The effect of extracorporeal cardiopulmonary resuscitation in re-arrest after survival event: a retrospective analysis

Kap Su Han, Su Jin Kim, Eui Jung Lee, Sung Woo Lee

Research output: Contribution to journalArticle

Abstract

Background: The objectives of this study were to 1) identify the risk factors for predicting re-arrest and 2) determine whether extracorporeal cardiopulmonary resuscitation results in better outcomes than conventional cardiopulmonary resuscitation for managing re-arrest in out-of-hospital cardiac arrest patients. Methods: This retrospective analysis was based on a prospective cohort. We included adult patients with non-traumatic out-of-hospital cardiac arrest who achieved a survival event. The primary measurement was re-arrest, defined as recurrent cardiac arrest within 24 hours after survival event. Multiple logistic regression analysis was used to predict re-arrest. Subgroup analysis was performed to evaluate the effect of extracorporeal cardiopulmonary resuscitation on the survival to discharge in out-of-hospital cardiac arrest patients who experienced re-arrest. Results: Of 534 patients suitable for inclusion, 203 (38.0%) were enrolled in the re-arrest group. Old age, prolonged advanced cardiac life support duration and the presence of hypotension at 0 hours after survival event were independent variables predicting re-arrest. In the re-arrest group, the extracorporeal cardiopulmonary resuscitation group (n = 25) showed better outcomes than the conventional cardiopulmonary resuscitation group. However, multiple logistic regression for predicting survival to discharge revealed that extracorporeal cardiopulmonary resuscitation was not an independent factor. Multiple logistic regression revealed that a hypotensive state at re-arrest was an independent risk factor for survival. Conclusion: Alternative methods that reduce the advanced cardiac life support duration should be considered to prevent re-arrest and attain good outcomes in out-of-hospital cardiac arrest patients. Extracorporeal cardiopulmonary resuscitation for re-arrest tended to show a good outcome compared to conventional cardiopulmonary resuscitation for re-arrest. Avoiding or immediately correcting hypotension may prevent re-arrest and improve the outcome of re-arrested patients.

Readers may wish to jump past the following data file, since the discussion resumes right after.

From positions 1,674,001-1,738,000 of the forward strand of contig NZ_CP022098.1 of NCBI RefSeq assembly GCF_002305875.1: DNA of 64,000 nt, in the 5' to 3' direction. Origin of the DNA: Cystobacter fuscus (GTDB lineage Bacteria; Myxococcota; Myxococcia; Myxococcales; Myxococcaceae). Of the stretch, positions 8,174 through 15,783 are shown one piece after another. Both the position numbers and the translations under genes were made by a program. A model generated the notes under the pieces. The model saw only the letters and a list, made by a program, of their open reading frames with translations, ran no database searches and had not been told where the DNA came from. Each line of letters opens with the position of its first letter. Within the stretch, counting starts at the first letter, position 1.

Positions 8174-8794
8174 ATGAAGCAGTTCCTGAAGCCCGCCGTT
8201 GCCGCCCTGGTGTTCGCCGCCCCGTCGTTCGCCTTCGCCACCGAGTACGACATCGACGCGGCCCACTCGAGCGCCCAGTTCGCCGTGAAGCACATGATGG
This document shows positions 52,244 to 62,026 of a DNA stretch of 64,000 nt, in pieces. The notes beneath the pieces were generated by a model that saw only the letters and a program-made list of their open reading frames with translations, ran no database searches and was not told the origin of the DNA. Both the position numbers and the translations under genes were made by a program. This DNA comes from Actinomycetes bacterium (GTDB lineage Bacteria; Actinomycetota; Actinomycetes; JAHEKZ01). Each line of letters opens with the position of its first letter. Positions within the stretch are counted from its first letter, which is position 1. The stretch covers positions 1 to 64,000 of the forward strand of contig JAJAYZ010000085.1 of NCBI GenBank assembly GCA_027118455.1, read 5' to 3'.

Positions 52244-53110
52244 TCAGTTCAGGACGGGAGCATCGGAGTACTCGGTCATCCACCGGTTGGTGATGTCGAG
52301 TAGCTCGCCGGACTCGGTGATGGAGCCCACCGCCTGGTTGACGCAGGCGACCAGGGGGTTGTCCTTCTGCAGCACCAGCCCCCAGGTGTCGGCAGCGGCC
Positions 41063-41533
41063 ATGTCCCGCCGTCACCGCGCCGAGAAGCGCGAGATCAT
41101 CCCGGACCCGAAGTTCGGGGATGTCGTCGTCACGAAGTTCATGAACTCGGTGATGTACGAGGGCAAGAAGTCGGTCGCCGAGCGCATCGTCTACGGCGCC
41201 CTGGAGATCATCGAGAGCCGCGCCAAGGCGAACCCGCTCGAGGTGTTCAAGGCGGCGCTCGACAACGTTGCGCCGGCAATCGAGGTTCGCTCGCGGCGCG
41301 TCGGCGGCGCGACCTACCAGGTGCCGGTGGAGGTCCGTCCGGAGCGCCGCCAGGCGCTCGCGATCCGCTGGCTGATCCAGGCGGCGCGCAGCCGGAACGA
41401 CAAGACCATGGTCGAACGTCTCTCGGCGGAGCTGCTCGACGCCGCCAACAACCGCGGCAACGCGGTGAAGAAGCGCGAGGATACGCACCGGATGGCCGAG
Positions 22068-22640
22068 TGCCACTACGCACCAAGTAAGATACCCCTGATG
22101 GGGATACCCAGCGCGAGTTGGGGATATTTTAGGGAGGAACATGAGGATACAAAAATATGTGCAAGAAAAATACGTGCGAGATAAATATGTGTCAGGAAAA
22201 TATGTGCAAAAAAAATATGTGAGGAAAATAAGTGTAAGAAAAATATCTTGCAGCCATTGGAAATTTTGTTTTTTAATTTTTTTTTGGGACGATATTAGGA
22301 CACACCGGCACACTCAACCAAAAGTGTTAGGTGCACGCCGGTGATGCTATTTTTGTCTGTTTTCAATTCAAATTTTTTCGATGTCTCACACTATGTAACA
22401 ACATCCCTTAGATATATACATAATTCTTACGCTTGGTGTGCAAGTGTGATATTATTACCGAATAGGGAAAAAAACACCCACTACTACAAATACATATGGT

Original languageEnglish
JournalPerfusion (United Kingdom)
DOIs
Publication statusPublished - 2019 Jan 1

Fingerprint

Resuscitation
Cardiopulmonary Resuscitation
Out-of-Hospital Cardiac Arrest
Survival
event
logistics
Group
Advanced Cardiac Life Support
Logistics
regression
Logistic Models
old age
Hypotension
regression analysis
inclusion
Heart Arrest
Regression analysis
Regression Analysis

Keywords

  • conventional cardiopulmonary resuscitation
  • extracorporeal cardiopulmonary resuscitation
  • out-of-hospital cardiac arrest
  • re-arrest
  • survival event

ASJC Scopus subject areas

  • Radiology Nuclear Medicine and imaging
  • Safety Research
  • Cardiology and Cardiovascular Medicine
  • Advanced and Specialised Nursing

Cite this

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title = "The effect of extracorporeal cardiopulmonary resuscitation in re-arrest after survival event: a retrospective analysis",